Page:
Designers are mashing it up with mesh this season, deploying the fabric in many guises and gauges well beyond its technical and sporty associations. Much of its new appeal is as a subtle under-layer, adding an interesting edge to shirting.
Take the round-neck mesh tops on Salvatore Ferragamo’s runway, which were styled under contrasting solid shirts. The house has a long history of using mesh – founder Salvatore used it during material shortages either side of the second world war – and this season it appears in black, white and “rye” woven mesh tees (£415), and a natty cotton-mesh shirt (£415).
Elsewhere, mesh adds subtle texture to classic styles, such as Dunhill’s four-button placket polo shirt (£250) in wool/silk in blue, black and white. “Contrasting mesh with luxury materials delivers classic formality with a sense of nonchalance,” says creative director Mark Weston.
Mesh is also at the centre of Sunspel x Lemaire’s new capsule collection. “Sunspel has a history of using mesh for undergarments,” says Lemaire creative director Christophe Lemaire, “so we visited its archives for inspiration. Henley T-shirts and tanks in amazing vintage mesh were our starting point.” Oversized T-shirts (£130) come in cinnamon, light grey and midnight blue. There’s also an oversized tank top (£120), perfect for layering under open shirts, with knitwear and even tailoring.
This method of layering takes its cue from Jamaica, where loose, mesh marinas – knitted tank tops resembling fishnets – are worn, often under shirting. Katharine Hamnett uses organic-cotton mesh for her T-shirts (£98) and breathable linings in sportswear jackets. “I think of it as fishnet for men,” says Hamnett. “Cool for you, cool for the planet.” There are sporty ideas from What We Wear, too, including mesh vests (£200) with detachable sleeves cut with a football-style profile.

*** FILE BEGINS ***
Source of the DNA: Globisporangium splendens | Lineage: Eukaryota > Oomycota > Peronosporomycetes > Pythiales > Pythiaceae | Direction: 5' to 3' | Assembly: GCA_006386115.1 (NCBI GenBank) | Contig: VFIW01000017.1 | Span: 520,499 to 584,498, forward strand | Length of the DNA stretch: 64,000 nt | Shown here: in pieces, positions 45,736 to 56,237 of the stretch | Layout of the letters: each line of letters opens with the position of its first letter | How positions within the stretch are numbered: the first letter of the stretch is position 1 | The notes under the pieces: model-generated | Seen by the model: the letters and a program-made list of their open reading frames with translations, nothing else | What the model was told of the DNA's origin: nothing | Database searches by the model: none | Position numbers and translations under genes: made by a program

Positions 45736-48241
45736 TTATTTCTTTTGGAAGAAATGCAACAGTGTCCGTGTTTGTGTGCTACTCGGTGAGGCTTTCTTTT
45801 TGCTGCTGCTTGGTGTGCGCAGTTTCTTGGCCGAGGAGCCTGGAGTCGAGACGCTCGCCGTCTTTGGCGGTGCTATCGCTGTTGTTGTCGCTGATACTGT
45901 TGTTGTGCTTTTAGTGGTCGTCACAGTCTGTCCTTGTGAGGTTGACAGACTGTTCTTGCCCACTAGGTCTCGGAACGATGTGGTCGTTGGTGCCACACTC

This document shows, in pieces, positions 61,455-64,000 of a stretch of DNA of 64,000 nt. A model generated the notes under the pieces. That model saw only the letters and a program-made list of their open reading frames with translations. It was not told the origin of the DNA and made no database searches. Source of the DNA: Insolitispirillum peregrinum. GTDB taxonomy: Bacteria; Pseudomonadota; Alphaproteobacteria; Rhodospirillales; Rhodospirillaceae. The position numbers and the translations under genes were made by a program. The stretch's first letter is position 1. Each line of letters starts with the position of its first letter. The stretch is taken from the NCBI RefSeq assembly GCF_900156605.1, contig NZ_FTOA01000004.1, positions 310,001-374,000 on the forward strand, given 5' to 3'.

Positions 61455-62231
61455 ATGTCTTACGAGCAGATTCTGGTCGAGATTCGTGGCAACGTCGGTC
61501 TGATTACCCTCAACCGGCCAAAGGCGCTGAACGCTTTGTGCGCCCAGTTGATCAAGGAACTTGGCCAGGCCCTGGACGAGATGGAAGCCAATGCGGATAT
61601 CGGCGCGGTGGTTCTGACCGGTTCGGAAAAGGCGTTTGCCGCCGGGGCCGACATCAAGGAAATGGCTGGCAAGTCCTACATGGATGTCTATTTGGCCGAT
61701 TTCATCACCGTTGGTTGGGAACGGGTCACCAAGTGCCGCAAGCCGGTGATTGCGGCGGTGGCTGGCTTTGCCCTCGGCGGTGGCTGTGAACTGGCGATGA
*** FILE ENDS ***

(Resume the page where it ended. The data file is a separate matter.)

Speaking of sportswear influences, I rate Missoni’s spring motocross-themed collection highly. “It’s inspired by a passion that runs in my family – rallies,” Angela Missoni tells me. “We envisioned dressing my nephews for ’70s Paris-Dakar rallies.” An army-green nylon mesh round neck (£680) with house multicolour “space-dyed” stitching is styled over patterned shirts. A short-sleeve shirt (£690) in a cotton blend with multicolour racer-flag motifs is a special piece in a collection full of similarly deft touches. The field jacket (£970) in army-green, high-performance nylon mesh is my favourite. The material also exposes the structure of the jacket, so some areas are semi-sheer, while the pockets, shoulders and collar appear solid.
This effect is also seen at Ten C. “We used a sheer monofilament nylon mesh for the Tempest anorak to illustrate the beauty of its construction,” says co-creative director Paul Harvey. The anorak (£750) is effectively an “opened” version of the classic pullover field smock, with an extra-large hood. “It’s challenging working with transparent fabrics as every seam, detail and finishing has to be perfect since nothing is hidden.”
Further sports crossover comes from Stone Island, which has a jersey and mesh jacket (£350) in fluoro-polyester yarn. Its machine-knitted and seamless design feels modern, yet the cut still has a vintage tennis-jacket feel.
“I love this technical fabric and its performance, which adds lightness and breathability to tailoring,” says Ermenegildo Zegna artistic director Alessandro Sartori, who uses the fabric for jumpers (£950), parkas, shorts and jackets, including a single-breasted one (£2,400) in loganberry red, made from technical square mesh. He has also used perforated calfskin for drawstring trousers (£4,760) in pistachio and a leather crewneck T-shirt (£3,800) in taupe.
As with Ferragamo and Zegna, Dior’s mesh was used as a layering tool, this time rendered in technical jersey (£730) and worn underneath tailoring and casual jackets. These pieces occupy the very fine end of mesh’s spectrum and prove just how versatile a fabric it is.